Cleansing the Town - Trevor Bevis

APPALLED by events Doddington’s rector used his influence to alert Whitehall of the suffering of March.

The town had more than 1,000 houses, 553 with toilets. Water had to be carried a great distance. Only about 197 houses had private pumps, 829 were watered by devious unhealthy means from foul wells, the river and ditches.

Barley’s pump supplied 82 houses and the White pump 219. That near St Wendreda’s church provided water for half-a-dozen homes. 214 drew water from the heavily infested river, 52 from wells and 29 from dykes and pits. 851 houses were without pumps and wells and 495 had no toilet.

The length of public highways at March was 16 and a half miles. Carting of road materials was by contract, labourers receiving 1s 6d per day. Roads in the town were generally poor.

Planning permission did not exist, people building what they liked where they liked. Little London was a prime area for encroachments, many buildings airless insufferable and overcrowded.

The burial ground at St Wendreda’s was overcrowded and three fourths of an acre, unconsecrated, was added to it. There were two smaller burial grounds in the town, one in High Street.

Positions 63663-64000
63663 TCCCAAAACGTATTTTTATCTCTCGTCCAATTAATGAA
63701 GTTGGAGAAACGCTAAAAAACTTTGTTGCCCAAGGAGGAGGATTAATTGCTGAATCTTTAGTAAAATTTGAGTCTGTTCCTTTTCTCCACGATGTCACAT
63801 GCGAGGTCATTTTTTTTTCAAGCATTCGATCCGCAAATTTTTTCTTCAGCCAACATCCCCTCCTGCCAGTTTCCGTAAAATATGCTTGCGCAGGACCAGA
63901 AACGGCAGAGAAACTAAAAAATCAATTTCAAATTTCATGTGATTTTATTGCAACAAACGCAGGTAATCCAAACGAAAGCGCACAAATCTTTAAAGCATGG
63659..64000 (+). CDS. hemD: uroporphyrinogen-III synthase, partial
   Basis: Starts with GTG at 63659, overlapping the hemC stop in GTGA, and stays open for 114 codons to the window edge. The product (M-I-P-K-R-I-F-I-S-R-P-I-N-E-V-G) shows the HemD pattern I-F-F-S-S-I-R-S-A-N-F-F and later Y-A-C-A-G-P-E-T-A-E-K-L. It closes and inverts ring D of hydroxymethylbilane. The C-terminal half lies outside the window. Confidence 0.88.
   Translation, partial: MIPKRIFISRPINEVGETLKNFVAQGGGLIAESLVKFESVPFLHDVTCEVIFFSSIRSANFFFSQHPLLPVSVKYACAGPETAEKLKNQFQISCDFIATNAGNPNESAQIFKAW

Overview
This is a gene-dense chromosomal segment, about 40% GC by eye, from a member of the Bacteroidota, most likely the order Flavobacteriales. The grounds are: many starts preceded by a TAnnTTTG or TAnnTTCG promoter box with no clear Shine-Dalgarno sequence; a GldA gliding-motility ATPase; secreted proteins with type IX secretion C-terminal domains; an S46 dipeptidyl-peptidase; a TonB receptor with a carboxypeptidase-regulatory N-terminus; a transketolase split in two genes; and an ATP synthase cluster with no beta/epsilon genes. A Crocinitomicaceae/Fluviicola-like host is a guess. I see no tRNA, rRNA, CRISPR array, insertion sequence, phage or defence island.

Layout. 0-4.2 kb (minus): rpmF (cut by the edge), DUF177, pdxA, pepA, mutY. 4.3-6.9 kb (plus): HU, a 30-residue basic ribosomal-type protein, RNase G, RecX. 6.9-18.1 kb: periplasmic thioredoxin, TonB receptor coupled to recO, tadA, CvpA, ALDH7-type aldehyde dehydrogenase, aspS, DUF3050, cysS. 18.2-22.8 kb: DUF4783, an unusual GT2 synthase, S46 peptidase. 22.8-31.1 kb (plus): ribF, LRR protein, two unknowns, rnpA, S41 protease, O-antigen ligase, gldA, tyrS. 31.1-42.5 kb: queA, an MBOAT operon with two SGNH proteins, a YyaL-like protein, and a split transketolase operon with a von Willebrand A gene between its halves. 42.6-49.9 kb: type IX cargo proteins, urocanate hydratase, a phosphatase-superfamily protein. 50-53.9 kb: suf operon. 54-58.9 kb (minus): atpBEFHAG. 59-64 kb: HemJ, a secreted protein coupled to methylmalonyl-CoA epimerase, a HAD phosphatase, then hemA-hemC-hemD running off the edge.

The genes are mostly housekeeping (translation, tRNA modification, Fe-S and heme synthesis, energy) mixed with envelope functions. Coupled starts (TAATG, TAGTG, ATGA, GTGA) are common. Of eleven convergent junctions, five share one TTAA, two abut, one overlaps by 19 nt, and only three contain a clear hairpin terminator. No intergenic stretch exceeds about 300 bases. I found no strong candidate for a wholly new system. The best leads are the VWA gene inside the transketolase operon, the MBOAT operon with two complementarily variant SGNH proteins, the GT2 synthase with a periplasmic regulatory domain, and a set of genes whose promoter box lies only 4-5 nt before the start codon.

Bell Metal Lane (Elwyn Road), Mill Yard, Jimby’s Yard, Little London and other places were frequently visited by Doddington’s rector. These were severely afflicted by fever and other diseases. The people were in a low moral condition and had lost the will to live.

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Opium, laudanum (tincture of opium) and other narcotics at March supplied the place of dram drinking in other towns. March was crammed with strangers employed on the land and lowering the river bed.

The enquiry into the insanitary state of the town introduced the official notification from Gwydyr House, Whitehall on February 28 1851:

“The General board of health hereby gives notice .... that on or before 24th day of April next ... written statements may be forwarded to the Board with respect to any matter contained in or omitted from the accompanying Report on the sewage, drainage and supply of water, and the insanitary condition of the inhabitants of the Township of March ....”

Alarmed by the Superintendent Minister’s report, the Board of Health correctly envisaged a very serious social evil at large in the town, the atmosphere severely affecting the vital energies of inhabitants exposing them to the ravages and mortality of low fever and ague. Leaflets were distributed to other places in the country advising vestries how to avoid such devastating circumstances being experienced at March.

A prolonged effort to cleanse March was about to begin.